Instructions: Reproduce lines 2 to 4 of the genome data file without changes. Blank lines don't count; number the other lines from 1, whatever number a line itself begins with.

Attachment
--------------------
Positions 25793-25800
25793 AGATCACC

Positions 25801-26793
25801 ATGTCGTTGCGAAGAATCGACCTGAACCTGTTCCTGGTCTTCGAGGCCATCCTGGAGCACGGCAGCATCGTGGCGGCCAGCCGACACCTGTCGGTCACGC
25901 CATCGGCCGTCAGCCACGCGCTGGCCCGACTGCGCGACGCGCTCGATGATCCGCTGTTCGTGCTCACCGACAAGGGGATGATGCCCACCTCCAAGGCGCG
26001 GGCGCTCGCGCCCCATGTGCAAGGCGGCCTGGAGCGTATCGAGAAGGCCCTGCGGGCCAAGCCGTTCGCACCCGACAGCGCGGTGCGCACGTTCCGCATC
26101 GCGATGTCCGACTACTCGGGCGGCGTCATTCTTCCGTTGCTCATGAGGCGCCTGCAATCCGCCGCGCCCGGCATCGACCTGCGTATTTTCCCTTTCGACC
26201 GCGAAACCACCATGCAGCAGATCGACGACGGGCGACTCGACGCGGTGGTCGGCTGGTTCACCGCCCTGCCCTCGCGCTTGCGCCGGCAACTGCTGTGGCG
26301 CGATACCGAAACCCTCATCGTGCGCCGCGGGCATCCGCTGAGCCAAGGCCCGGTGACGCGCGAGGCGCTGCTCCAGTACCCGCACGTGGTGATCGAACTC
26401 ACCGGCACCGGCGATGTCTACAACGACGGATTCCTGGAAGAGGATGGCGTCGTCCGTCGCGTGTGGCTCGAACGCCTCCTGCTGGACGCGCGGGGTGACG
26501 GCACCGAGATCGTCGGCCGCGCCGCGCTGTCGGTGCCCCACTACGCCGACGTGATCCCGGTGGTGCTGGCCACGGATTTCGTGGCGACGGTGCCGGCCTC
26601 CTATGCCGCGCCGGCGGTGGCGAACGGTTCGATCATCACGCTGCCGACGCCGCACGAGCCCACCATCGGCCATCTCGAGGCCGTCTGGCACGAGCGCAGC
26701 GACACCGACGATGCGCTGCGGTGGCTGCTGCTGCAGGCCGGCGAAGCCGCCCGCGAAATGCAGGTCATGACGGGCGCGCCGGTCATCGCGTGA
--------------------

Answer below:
25793 AGATCACC

Positions 25801-26793
25801 ATGTCGTTGCGAAGAATCGACCTGAACCTGTTCCTGGTCTTCGAGGCCATCCTGGAGCACGGCAGCATCGTGGCGGCCAGCCGACACCTGTCGGTCACGC